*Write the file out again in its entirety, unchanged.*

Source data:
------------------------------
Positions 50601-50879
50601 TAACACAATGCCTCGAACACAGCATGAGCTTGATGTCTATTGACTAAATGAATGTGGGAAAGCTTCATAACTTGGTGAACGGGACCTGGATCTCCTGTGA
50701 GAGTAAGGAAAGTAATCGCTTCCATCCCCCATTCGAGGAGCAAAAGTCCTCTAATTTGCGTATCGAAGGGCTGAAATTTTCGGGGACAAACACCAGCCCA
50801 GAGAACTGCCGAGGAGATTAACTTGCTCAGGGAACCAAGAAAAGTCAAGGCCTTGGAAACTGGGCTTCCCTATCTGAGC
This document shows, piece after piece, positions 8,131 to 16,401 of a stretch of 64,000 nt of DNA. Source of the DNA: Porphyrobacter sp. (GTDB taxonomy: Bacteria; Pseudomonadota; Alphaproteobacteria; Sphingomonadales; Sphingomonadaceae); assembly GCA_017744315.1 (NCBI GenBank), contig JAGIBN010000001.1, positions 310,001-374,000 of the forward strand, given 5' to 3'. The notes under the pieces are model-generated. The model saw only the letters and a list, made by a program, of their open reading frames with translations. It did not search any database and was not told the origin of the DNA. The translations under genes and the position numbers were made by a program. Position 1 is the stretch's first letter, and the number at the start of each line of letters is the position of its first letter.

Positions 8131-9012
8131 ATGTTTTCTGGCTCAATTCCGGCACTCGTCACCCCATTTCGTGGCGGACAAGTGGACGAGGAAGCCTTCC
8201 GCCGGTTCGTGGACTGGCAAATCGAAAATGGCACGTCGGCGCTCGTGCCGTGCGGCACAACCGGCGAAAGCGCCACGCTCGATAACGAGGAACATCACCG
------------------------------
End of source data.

Positions 50601-50879
50601 TAACACAATGCCTCGAACACAGCATGAGCTTGATGTCTATTGACTAAATGAATGTGGGAAAGCTTCATAACTTGGTGAACGGGACCTGGATCTCCTGTGA
50701 GAGTAAGGAAAGTAATCGCTTCCATCCCCCATTCGAGGAGCAAAAGTCCTCTAATTTGCGTATCGAAGGGCTGAAATTTTCGGGGACAAACACCAGCCCA
50801 GAGAACTGCCGAGGAGATTAACTTGCTCAGGGAACCAAGAAAAGTCAAGGCCTTGGAAACTGGGCTTCCCTATCTGAGC
This document shows, piece after piece, positions 8,131 to 16,401 of a stretch of 64,000 nt of DNA. Source of the DNA: Porphyrobacter sp. (GTDB taxonomy: Bacteria; Pseudomonadota; Alphaproteobacteria; Sphingomonadales; Sphingomonadaceae); assembly GCA_017744315.1 (NCBI GenBank), contig JAGIBN010000001.1, positions 310,001-374,000 of the forward strand, given 5' to 3'. The notes under the pieces are model-generated. The model saw only the letters and a list, made by a program, of their open reading frames with translations. It did not search any database and was not told the origin of the DNA. The translations under genes and the position numbers were made by a program. Position 1 is the stretch's first letter, and the number at the start of each line of letters is the position of its first letter.

Positions 8131-9012
8131 ATGTTTTCTGGCTCAATTCCGGCACTCGTCACCCCATTTCGTGGCGGACAAGTGGACGAGGAAGCCTTCC
8201 GCCGGTTCGTGGACTGGCAAATCGAAAATGGCACGTCGGCGCTCGTGCCGTGCGGCACAACCGGCGAAAGCGCCACGCTCGATAACGAGGAACATCACCG